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Engineering a Replicative DNA Polymerase for Accurate Bypass of Damaged DNA

NCJ Number
253175
Date Published
2018
Length
8 pages
Author(s)
T. Coulther
Agencies
NIJ-Sponsored
Publication Type
Research (Applied/Empirical), Report (Study/Research), Report (Grant Sponsored), Program/Project Description
Grant Number(s)
NSF-MCB-1517290
Annotation
Since a hybrid DNA polymerase that retains the accuracy and speed of replicative polymerases, while incorporating specific lesion-bypass abilities, would be a useful biochemical tool, the research reported in this article focuses on the common oxidative DNA lesion 8-oxoguanine, a small modification yet often mutagenic.
Abstract
Enzyme engineering seeks to create an enzyme, either de novo or by modification of a known protein, with a new desired function. While biocatalysis has advantages over conventional catalytic processes, there most often are not natural enzymes with the desired properties many commercial applications. For example, many DNA polymerases can replicate DNA accurately at high speeds but are inhibited by bases damaged by environmental mutagens, oxidative stress, or UV light. Polymerases may not be able to insert nucleotides opposite a lesion or may do so with reduced accuracy. Specialized polymerases may be well suited to bypass the damage, but are typically less accurate and efficient, even on undamaged DNA. This accuracy tradeoff allows genomic replication, and life, to continue, but can also contribute to antibiotic resistance or oncogenesis. The additional hydrogen bond donor allows formation of a Hoogsteen pair with adenosine when 8-oxo-dG resides in the syn conformation. To identify variants for accurate bypass, multiple criteria were used to identify positive mutations. Residue scanning was used to assess mutations effects on affinity towards both the preferred anti conformation and the mutagenic syn conformation. The researchers' computational method THEMATICS was then used to filter out mutations that affect the electrostatic properties of catalytic residues, and therefore are more likely to affect the polymerase activity negatively. These methods are being utilized to identify specific variants for biochemical characterization, including thermal stability, catalytic activity, lesion bypass capability, and fidelity. (publisher abstract modified)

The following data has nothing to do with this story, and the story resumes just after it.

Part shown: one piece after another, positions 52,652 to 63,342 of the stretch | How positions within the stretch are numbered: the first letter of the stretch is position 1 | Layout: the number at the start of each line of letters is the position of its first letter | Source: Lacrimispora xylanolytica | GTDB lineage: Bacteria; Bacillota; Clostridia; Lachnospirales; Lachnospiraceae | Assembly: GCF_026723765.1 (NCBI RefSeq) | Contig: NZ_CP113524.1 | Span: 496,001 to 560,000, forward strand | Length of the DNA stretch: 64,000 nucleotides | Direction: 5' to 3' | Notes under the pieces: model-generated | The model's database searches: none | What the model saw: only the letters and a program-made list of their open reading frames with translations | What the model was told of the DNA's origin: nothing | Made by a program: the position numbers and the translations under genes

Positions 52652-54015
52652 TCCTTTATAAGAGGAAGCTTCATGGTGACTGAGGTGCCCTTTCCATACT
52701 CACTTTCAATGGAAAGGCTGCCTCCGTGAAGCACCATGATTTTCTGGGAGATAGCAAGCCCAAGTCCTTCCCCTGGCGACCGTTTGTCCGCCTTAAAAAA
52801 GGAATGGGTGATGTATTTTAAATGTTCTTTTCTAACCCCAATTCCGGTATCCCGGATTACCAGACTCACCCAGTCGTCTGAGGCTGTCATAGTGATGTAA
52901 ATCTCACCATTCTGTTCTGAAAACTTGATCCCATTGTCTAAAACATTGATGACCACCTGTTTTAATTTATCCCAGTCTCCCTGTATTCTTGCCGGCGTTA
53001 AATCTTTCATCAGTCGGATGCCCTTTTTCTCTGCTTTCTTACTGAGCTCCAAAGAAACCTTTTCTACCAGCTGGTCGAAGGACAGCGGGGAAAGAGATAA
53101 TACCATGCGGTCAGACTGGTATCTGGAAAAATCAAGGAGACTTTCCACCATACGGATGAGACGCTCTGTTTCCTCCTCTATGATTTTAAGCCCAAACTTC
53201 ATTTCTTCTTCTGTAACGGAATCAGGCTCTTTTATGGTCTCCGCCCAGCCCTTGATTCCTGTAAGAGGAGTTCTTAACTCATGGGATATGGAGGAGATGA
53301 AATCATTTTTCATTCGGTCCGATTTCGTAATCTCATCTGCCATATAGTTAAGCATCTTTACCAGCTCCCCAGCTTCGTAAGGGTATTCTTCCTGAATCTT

Date Created: July 20, 2021